Contemporary Issue: Human Rights
Pope Leo XIII's Rerum Novarum is the foundation upon which the CST principle of Human Dignity rests. In a letter that reflected a sea change with regards to the structures of society during the Industrial Revolution, His Holiness urged that
"no man may with impunity violate that human dignity which God himself treats with great reverence" (RN, 40)
Over 110 years later, Pope Benedict XVI echoed Leo's concern in his historical essay, "Europe and Its Discontents", originally published in the journal First Things:
“Fundamental rights are neither created by the lawmaker nor granted to the citizen. The value of human dignity…takes precedence over all political decision-making”. (Benedict XVI, “Europe and its Discontents”, Without Roots: Basic Books, 2007)
Human Rights, Religious Freedom, and the State
In his encyclical letter Dignitatis Humanae which stemmed from the Second Vatican Council, Pope Paul VI provided commentary regarding the concept of freedom of religion - and the extent to which governing states uphold this freedom. His words are quite noteworthy, some 50 years later:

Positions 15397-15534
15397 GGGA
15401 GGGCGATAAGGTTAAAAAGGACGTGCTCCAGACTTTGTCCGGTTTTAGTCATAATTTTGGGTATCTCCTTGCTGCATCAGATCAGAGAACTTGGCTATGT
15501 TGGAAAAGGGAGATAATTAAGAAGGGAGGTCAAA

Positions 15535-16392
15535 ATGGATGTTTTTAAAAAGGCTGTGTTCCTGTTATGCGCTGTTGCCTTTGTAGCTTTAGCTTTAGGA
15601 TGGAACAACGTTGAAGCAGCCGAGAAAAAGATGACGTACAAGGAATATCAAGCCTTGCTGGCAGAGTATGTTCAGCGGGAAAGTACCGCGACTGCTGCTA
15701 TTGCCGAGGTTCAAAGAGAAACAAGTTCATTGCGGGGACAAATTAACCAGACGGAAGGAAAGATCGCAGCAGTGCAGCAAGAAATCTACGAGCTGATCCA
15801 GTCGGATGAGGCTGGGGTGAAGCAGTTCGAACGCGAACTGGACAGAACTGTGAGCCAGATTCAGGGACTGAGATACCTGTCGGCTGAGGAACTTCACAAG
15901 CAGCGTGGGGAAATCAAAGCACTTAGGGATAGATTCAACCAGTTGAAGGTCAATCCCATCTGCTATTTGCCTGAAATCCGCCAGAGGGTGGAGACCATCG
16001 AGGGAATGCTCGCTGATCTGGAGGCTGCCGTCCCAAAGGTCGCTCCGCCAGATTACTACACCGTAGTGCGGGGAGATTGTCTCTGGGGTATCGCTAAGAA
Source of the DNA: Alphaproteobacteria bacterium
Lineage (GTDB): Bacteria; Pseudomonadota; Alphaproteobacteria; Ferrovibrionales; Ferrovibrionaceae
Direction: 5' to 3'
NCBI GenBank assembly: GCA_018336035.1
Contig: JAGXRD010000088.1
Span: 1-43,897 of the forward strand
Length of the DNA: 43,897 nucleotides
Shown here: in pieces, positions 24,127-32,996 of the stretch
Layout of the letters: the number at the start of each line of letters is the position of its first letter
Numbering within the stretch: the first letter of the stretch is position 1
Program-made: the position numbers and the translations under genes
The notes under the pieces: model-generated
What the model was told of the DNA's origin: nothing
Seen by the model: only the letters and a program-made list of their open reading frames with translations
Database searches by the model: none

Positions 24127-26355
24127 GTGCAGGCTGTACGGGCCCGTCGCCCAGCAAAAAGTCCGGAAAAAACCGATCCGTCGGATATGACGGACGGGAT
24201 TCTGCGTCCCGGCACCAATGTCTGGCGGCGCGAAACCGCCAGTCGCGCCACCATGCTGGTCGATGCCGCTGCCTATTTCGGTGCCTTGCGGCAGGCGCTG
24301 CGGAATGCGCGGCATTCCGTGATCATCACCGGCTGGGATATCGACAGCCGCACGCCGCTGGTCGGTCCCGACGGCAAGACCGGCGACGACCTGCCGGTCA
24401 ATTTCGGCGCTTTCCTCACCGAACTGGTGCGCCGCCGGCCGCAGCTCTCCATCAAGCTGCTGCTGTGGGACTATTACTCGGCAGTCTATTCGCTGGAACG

"[F]orms of government still exist under which, even though freedom of religious worship receives constitutional recognition, the powers of government are engaged in the effort to deter citizens from the profession of religion and to make life very difficult and dangerous for religious communities." (DH, 15)
Related Thoughts on Human Rights
A conference "to confront hunger and structural poverty in a more effective and promising way."(Pope Francis - 2017 World Food Day) Review Program and Schedule Taken from "Quote: Reduce Hunger: Pope Francis' Call for New Approaches"
Catholic Social Teaching is a set of values for us to internalize, to evaluate the framework of modern society, and to provide criteria for prudential judgement and direction for current policy and action. Taken from "Precisely, What is Catholic Social Teaching? (Audio)"
Putting people always first means protecting, at every stage and in every circumstance, the dignity of the person, and its human rights and fundamental freedoms, and in a specific way, the rights to life and to freedom of religion from which all other rights flow and which are therefore the common foundation of the pillars of peace and security and integral human development. Taken from "Holy See Secretary of Relations with States, Archbishop Paul Gallagher, Address to the 72nd Session of the UN General Assembly"
Related Events on Human Rights
Related Speakers / Panelists / Authors on: Human Rights
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